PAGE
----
Montreal musicians embrace their inner Morrissey: Article on The Dears and how they're Moz fans

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Montreal musicians embrace their inner Morrissey
By Andy Stonehouse, For the Camera
May 27, 2005

Every few years, it seems like the collective musical compass begins to point in the direction of one new hotbed for bands, usually a spot just a bit off the collective cultural mainstream. After rock 'n' roll scene explosions in far-flung communities such as Athens, Ga., Seattle and even Omaha, Neb., eyes are focused just north of the border on the vibrant and complex musical world developing in Montreal, Quebec.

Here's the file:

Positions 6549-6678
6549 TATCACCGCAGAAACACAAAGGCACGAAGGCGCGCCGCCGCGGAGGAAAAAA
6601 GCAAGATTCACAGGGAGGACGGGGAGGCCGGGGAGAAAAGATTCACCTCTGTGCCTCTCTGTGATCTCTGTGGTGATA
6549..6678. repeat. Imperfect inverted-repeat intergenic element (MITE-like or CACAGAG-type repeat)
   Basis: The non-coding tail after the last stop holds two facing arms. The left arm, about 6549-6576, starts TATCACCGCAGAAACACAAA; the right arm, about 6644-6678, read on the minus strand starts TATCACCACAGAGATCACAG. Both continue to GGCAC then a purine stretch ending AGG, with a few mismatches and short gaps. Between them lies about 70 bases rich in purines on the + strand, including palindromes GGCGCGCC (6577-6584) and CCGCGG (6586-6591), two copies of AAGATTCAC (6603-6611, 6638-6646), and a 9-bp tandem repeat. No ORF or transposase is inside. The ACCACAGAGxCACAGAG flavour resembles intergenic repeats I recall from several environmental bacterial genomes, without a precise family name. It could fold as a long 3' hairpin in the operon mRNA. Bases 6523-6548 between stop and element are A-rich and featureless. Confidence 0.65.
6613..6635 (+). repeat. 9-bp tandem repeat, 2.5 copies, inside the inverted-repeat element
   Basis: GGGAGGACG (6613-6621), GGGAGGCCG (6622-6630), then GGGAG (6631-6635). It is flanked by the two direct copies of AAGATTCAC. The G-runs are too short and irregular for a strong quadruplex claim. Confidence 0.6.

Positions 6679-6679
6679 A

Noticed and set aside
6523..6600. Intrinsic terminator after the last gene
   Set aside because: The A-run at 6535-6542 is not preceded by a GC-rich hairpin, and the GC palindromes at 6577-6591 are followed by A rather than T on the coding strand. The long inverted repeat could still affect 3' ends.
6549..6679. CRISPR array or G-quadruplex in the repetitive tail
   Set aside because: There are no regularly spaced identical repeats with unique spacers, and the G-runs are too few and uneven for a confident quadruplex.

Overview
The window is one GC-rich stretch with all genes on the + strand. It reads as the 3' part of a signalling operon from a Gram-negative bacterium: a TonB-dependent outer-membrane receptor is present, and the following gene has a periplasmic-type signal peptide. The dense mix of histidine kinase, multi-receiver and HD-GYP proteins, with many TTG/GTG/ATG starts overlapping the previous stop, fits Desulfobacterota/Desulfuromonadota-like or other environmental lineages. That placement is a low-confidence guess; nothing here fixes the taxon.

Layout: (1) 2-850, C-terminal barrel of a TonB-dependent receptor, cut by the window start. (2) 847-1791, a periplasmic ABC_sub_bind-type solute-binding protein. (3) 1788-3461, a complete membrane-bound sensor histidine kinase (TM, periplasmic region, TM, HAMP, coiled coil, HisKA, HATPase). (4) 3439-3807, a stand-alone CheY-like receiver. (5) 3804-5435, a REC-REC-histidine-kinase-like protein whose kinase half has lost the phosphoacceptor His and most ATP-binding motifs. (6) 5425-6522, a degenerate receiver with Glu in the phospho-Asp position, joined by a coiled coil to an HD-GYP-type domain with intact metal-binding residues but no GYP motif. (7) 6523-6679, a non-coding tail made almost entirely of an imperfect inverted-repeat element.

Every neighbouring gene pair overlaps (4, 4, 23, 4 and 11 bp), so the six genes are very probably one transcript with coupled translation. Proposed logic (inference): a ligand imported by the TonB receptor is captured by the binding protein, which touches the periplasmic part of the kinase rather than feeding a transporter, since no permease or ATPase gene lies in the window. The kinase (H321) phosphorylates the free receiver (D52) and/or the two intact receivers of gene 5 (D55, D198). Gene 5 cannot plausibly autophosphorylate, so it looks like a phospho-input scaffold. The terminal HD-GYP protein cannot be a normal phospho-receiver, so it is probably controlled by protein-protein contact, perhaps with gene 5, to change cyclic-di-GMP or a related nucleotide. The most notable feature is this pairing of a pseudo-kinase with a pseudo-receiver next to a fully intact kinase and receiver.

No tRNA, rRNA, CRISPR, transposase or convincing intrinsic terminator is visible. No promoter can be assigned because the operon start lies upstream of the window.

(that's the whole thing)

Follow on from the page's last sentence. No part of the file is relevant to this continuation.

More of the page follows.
At the epicenter of the new focus on that marvelously multicultural and historic community is the Dears, a Canadian alternative group with some interesting attributes. Led by Murray Lightburn, a black singer whose vocal style is a dead ringer for ex-Smiths leader Morrissey, The Dears' orchestral leanings and complex musical makeup is unlike anything else you've heard in a while.

Natalia Yanchak, the band's keyboard player — and the second oldest Dear, save for Lightburn — says she and her fellow musicians have appreciated the recent attention paid to hers and other Montreal acts such as the Arcade Fire and Stars, but says that spotlight can be a mighty fickle thing.